Cardiff became a destination for people seeking a tight-knit community to raise children, start a business and live in close proximity to the ocean. With a steady stream of newcomers, the years between the 1920s and 1950s saw a boom of housing and infrastructure development. Cardiff began its modern growth after World War II. With a rapid pace, the area expanded into previously uninhabited land. The Poinsettia Heights development in the late 1950s brought an additional 1,700 residents to the coastal community. A new interstate was built, expanding the flow of traffic to the east as flooding destroyed large areas of Coast Highway 101 along the Pacific. Infrastructure was shored up to diminish the eroding coastline, and a state campground was built, taking a large swath of cliffs and sand dunes from the backdrop of Cardiff. Surf spots from Seaside to Swami’s became more crowded with visitors, making Cardiff as a sought-after destination on the map. After the 1970s, when fisherman Stan Lewis took his last catch home from the sea, the Pacific became more of a playground for visitors and residents rather than a source of sustenance. Professional surfers Linda Benson and Rob Machado grew up in Cardiff and won their first large surfing contests when they were 15 and 11, respectfully. Because of their success, Cardiff started to become better known in the surfing industry and surfers continued to come to catch the waves in Cardiff.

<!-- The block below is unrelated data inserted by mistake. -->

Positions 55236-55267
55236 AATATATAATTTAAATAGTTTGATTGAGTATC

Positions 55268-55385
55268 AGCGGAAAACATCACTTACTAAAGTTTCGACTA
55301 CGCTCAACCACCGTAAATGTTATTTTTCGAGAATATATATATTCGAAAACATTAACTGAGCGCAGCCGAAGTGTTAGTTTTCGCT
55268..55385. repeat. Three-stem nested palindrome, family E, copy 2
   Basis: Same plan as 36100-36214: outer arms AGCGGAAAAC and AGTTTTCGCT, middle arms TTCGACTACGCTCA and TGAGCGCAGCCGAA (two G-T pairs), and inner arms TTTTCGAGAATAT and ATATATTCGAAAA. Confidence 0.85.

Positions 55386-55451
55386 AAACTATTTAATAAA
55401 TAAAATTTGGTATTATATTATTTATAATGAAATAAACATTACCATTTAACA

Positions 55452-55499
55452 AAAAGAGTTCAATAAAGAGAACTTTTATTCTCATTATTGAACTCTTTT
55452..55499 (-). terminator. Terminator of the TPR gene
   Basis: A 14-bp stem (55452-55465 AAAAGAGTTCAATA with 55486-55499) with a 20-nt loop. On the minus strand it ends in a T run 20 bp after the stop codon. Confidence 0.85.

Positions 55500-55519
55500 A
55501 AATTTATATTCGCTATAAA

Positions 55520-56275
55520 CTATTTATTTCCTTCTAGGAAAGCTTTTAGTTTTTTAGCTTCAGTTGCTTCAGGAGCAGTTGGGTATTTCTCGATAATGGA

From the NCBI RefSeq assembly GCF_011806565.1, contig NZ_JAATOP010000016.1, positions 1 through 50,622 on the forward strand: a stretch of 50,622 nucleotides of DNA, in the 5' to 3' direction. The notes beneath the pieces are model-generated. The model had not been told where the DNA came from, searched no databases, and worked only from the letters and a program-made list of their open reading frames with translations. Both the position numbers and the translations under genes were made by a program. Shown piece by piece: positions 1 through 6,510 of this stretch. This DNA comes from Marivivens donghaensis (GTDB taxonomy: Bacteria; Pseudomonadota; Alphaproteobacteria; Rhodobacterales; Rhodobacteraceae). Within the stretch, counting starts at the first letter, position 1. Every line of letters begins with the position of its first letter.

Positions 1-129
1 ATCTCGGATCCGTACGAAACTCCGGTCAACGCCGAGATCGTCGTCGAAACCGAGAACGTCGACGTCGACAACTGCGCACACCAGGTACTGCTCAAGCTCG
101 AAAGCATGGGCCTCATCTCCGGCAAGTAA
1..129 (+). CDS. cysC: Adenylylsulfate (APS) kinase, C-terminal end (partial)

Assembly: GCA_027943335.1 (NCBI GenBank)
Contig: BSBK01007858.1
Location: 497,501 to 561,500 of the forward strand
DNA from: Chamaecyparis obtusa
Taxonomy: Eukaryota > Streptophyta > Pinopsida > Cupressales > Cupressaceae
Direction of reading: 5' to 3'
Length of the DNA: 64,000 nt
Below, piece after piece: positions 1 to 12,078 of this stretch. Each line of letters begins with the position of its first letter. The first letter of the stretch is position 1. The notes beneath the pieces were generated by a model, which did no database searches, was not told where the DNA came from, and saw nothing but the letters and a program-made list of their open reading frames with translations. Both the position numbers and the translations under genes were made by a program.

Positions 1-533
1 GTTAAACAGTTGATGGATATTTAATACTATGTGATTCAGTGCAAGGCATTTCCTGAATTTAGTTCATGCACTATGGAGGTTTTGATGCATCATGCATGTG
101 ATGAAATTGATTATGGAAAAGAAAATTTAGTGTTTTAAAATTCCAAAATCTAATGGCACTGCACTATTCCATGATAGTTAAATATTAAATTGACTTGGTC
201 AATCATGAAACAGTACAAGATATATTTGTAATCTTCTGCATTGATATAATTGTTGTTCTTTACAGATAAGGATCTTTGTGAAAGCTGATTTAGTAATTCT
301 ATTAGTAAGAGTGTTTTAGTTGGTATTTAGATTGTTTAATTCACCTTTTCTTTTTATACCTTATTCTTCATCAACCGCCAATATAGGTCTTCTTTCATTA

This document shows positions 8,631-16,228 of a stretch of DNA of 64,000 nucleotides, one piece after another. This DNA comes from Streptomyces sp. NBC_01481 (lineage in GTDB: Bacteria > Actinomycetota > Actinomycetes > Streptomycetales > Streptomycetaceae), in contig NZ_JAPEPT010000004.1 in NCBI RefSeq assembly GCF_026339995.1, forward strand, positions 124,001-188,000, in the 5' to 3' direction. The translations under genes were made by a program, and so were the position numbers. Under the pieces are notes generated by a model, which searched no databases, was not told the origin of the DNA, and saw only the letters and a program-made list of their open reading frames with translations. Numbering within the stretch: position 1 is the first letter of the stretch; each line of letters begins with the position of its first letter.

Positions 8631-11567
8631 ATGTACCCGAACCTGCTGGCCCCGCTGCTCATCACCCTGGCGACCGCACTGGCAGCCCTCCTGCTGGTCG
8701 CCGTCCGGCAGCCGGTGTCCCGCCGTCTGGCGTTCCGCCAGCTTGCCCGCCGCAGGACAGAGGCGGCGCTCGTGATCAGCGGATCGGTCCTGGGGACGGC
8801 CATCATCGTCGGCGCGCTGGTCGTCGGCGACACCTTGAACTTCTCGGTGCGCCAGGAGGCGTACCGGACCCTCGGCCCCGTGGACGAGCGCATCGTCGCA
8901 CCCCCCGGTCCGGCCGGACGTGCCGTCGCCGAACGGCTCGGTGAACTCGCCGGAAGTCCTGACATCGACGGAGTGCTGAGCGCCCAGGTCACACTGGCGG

More housing and office buildings came to Cardiff in the 1980’s and 1990’s and continued to shape the community. Seaside Market opened its doors in 1985 and became the local, family owned market that has been a mainstay in the community ever since. Today Cardiff is an eclectic mix of long-time residents, beach bums, business professionals (who spend their lunch-breaks surfing), young families with many stay-at-home moms, twentysomethings who bike down the hill to grab a beer after work, as well as a high-end dining scene after dark.